Collaboration: When Does it Work?

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My creative director has an eye for all things shiny and new, in particular objects of a certain fruit-named brand. I suppose he's what used to be referred to as an early adopter—you can imagine the catastrophic distraction followed by sheer smugness over the last few weeks with the launch of a plethora of goodies.

Mock him I may, and, as a producer I should probably be praising him for taking an active interest [albeit self-fulfilling] in emerging technology and innovation. Having an active interest can only benefit creative thinking and thus fuel good ideas. You could argue this is part of a creative's remit, and everyone in this industry for that matter, but it's a bit of a rarity.

However, having an interest in and an understanding of new stuff isn't quite enough: the only real way to grasp fully is to work with other parts of the agency, and the best projects in my humble opinion, are borne of a meeting of minds and fully-fledged collaboration. Leaving all preciousness, pretense, and the fear of loss of ownership on the sideline.

It sounds glaringly obvious, but you'd be amazed at how often this is overlooked. Collaboration can only happen if an agency is completely open to it and flexible enough to facilitate it, and, if individuals are able to let go a little and see the extra input as a plus, and not as an encroachment. A working process still needs to be in place to keep the focus, but a true collaboration should be as organic as possible. Although many disciplines are involved, technical & creative collaboration is possibly the most crucial and oddly, the least explored. The real magic happens when you put a creative and a developer on a brief, the creative with a murmur of an idea married with a developer with a hunger to innovate.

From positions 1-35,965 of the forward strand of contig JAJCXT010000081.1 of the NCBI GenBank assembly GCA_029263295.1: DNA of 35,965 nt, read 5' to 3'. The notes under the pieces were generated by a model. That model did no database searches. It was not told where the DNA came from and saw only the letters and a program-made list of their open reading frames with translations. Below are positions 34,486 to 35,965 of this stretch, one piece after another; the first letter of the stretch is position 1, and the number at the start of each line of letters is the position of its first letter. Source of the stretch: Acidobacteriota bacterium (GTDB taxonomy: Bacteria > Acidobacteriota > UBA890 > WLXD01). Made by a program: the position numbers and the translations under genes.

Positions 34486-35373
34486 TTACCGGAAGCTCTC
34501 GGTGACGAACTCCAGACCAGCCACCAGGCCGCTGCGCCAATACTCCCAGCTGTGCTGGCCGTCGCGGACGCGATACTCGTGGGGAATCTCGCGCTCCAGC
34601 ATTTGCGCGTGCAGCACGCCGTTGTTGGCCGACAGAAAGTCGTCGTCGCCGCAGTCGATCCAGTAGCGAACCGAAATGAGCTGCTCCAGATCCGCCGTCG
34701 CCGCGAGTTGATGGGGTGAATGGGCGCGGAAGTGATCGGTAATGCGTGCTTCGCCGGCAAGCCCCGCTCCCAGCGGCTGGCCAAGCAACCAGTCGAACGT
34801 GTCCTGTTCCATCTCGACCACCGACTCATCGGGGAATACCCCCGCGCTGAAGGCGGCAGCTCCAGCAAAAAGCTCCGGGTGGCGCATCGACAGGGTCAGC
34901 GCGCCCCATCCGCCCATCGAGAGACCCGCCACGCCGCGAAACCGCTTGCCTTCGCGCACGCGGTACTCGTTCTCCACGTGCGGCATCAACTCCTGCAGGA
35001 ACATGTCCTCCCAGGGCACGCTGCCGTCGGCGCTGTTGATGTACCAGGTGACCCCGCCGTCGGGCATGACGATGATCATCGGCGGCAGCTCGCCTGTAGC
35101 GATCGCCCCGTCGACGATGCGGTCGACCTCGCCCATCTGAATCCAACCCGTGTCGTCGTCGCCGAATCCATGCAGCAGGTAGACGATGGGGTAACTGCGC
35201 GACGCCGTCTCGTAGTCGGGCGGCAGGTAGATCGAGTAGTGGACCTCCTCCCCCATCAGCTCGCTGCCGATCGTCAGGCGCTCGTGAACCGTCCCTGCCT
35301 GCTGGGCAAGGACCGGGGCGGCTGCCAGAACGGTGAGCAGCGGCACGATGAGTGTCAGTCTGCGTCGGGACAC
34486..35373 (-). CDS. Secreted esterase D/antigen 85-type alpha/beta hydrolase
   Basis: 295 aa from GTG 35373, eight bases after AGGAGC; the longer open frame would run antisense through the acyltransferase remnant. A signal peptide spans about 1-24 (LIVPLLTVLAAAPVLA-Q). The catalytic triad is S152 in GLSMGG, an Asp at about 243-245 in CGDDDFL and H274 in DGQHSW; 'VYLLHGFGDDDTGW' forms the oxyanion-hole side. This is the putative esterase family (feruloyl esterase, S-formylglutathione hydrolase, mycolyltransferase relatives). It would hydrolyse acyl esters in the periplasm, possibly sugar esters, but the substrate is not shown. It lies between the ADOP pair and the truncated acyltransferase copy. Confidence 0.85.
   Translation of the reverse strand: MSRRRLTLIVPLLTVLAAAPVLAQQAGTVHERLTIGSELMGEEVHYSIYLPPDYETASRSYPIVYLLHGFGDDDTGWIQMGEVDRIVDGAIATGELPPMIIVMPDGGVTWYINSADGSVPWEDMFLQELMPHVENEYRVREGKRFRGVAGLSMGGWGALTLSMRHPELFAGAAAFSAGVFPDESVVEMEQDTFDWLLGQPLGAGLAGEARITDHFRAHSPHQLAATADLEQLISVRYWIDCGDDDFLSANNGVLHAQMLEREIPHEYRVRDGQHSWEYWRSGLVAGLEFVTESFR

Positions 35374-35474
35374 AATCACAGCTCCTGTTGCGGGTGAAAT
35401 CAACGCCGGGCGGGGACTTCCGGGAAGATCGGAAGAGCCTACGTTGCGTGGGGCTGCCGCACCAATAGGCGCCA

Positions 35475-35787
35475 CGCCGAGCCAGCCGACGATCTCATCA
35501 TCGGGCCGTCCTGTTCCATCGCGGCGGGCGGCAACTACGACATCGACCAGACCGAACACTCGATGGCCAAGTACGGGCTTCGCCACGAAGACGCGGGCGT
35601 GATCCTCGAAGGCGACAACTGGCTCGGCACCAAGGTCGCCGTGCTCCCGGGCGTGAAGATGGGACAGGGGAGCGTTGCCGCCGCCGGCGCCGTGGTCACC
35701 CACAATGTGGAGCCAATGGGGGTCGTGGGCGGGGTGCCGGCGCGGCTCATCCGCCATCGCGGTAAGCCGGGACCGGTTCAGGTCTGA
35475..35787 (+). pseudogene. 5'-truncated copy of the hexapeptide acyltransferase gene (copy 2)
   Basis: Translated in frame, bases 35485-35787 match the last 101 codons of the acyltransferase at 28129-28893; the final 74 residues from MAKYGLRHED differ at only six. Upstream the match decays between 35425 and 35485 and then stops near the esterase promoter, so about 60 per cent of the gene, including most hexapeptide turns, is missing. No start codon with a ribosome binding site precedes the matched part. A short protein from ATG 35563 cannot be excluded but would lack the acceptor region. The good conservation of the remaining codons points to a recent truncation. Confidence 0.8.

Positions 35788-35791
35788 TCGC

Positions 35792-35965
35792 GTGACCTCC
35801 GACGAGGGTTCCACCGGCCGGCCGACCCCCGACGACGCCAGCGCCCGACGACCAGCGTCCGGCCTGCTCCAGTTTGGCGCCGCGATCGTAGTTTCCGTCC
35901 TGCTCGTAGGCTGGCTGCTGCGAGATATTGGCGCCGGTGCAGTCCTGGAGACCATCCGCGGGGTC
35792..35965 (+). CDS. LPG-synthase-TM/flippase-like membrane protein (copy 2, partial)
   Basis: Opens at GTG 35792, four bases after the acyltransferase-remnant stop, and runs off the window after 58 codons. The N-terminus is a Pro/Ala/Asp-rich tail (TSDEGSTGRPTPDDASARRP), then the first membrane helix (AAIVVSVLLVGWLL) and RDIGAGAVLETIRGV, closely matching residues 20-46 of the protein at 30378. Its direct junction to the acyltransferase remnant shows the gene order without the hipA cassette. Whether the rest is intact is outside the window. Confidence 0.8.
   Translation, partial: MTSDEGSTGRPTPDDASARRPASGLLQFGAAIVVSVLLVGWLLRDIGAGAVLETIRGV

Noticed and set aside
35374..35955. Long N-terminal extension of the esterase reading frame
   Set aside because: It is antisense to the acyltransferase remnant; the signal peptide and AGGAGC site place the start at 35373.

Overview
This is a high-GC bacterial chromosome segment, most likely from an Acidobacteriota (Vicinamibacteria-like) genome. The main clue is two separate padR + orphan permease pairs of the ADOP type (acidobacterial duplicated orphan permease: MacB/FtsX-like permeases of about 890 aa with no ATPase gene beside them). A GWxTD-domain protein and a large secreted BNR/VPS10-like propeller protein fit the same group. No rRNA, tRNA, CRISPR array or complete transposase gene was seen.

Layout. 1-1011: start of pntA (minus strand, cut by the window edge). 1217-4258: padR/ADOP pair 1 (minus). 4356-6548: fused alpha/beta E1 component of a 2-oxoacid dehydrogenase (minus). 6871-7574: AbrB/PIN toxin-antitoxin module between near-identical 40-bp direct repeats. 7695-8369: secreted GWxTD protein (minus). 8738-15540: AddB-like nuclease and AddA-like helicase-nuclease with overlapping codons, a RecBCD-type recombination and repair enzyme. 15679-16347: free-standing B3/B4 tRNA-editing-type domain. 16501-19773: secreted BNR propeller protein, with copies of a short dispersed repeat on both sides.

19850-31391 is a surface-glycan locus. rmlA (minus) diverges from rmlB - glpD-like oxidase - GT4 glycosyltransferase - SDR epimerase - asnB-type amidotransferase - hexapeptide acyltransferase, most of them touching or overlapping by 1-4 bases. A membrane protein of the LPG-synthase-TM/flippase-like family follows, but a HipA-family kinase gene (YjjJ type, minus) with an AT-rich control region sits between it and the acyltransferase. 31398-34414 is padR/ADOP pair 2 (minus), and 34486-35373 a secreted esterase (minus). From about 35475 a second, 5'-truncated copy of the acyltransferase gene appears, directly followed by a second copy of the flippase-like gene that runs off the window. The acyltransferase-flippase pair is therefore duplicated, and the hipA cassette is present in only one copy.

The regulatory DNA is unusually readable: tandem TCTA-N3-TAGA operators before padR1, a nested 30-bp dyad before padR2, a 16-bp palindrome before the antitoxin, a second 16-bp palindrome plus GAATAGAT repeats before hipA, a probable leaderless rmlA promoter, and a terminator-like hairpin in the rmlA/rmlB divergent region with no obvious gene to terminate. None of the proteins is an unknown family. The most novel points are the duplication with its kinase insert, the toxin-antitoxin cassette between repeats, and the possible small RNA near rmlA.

There are arguments against budget concerns, resource issues, inability to co-own an idea, etc. It is understandable that an agency fears collaboration, so why deviate from the tried and tested? Because if the idea is fully scoped and thoroughly thought out from the start, and people feel they can contribute and be involved in something original, there's less chance of its failing.

So what makes a good collaboration? A little give and take? A Lennon and McCartney? Sadly there is no definitive formula [else we would all have sold millions of records]. What it does need is a chance, the right people and a producer for a reality check! Gone are the days of linear timelines and departments creating their part almost in isolation for one another. If each discipline has made their mark and deep rooted their position within an agency then why not put your necks out and give it a try. What's the worst that could happen?

Rachel Bishop is head of production at the U.K.'s Lean Mean Fighting Machine.

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